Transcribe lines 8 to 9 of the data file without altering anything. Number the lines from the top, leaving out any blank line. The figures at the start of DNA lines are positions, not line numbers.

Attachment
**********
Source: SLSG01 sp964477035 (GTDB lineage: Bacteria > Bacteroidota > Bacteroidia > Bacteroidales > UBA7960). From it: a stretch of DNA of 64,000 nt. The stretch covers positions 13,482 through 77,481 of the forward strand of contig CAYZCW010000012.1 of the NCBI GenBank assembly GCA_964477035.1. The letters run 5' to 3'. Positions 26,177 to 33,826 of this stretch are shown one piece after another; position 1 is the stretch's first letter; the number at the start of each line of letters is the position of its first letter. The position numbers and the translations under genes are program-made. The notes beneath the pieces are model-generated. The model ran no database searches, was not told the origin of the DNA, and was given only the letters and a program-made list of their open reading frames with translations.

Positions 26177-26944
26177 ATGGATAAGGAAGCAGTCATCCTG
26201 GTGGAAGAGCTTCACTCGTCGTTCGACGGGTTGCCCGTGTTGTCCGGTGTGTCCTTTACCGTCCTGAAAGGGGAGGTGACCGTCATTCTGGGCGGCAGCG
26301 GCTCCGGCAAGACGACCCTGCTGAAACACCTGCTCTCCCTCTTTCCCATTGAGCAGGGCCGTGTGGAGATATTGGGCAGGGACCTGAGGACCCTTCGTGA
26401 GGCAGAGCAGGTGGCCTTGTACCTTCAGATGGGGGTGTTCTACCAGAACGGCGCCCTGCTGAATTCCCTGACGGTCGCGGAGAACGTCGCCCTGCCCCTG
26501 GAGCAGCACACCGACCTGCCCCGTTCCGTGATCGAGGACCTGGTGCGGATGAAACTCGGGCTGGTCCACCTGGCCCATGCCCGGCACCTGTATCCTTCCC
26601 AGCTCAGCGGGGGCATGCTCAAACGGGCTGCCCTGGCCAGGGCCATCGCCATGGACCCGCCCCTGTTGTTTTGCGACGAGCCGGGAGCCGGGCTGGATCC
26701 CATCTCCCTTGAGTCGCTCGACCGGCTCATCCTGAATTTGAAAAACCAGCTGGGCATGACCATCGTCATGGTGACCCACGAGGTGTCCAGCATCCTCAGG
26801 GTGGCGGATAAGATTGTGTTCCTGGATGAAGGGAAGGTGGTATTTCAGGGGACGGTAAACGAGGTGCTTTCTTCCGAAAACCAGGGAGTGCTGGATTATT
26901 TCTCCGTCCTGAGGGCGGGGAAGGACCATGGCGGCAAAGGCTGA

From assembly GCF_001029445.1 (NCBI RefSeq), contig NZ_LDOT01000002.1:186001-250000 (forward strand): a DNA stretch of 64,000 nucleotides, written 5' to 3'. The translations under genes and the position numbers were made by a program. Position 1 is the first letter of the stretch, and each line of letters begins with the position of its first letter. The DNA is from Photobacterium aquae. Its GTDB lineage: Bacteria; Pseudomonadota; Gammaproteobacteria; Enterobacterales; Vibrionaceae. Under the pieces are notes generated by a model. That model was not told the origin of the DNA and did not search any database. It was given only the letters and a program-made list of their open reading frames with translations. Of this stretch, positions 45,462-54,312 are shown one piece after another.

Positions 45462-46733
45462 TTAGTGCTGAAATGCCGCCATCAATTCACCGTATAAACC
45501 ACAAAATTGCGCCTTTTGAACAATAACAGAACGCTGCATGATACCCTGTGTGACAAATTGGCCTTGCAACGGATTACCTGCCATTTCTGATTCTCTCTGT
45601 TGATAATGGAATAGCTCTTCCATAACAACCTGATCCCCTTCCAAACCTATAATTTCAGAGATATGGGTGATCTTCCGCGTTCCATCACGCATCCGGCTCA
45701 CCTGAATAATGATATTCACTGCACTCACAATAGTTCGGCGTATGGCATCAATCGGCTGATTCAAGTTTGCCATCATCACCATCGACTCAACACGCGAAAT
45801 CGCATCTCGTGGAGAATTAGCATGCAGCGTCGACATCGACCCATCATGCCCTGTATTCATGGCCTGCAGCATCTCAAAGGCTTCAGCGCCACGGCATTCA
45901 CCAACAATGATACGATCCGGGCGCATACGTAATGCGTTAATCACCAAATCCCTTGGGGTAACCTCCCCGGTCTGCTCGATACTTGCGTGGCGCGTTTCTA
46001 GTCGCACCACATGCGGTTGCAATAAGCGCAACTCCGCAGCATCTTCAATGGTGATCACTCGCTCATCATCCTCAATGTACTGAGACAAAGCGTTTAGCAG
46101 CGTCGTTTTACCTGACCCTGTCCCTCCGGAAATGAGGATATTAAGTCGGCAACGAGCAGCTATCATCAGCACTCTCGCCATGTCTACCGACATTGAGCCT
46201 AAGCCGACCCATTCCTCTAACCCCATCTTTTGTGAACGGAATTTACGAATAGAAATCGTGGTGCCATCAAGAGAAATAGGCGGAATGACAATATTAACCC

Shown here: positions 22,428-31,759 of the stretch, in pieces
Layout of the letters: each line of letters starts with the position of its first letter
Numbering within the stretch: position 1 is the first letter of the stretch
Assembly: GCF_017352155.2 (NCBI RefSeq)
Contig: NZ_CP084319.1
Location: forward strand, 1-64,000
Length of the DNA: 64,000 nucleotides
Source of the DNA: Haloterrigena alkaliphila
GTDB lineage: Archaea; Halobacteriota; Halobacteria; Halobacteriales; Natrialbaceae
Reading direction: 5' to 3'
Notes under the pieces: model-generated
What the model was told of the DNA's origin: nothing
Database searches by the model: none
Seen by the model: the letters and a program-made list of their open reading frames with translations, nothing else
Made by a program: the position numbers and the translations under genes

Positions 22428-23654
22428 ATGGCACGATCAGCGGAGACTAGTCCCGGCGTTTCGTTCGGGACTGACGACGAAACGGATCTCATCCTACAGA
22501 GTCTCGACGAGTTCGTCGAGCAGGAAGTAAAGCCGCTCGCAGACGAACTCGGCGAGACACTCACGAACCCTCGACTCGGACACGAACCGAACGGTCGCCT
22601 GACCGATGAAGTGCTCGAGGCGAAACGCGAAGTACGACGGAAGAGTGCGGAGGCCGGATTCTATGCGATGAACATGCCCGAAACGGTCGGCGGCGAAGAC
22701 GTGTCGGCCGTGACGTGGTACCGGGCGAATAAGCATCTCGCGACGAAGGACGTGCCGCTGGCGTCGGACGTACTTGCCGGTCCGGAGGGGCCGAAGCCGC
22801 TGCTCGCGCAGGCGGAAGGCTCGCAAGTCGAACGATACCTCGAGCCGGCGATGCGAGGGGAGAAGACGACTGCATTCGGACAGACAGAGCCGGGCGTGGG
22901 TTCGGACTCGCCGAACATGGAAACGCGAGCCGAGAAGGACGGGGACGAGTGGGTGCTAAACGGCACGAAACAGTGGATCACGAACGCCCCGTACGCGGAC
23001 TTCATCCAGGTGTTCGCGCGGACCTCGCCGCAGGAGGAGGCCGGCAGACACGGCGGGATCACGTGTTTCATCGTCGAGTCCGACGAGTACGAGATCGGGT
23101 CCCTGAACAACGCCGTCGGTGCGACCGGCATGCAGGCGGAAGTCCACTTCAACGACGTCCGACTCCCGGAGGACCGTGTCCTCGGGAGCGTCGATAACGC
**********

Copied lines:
26601 AGCTCAGCGGGGGCATGCTCAAACGGGCTGCCCTGGCCAGGGCCATCGCCATGGACCCGCCCCTGTTGTTTTGCGACGAGCCGGGAGCCGGGCTGGATCC
26701 CATCTCCCTTGAGTCGCTCGACCGGCTCATCCTGAATTTGAAAAACCAGCTGGGCATGACCATCGTCATGGTGACCCACGAGGTGTCCAGCATCCTCAGG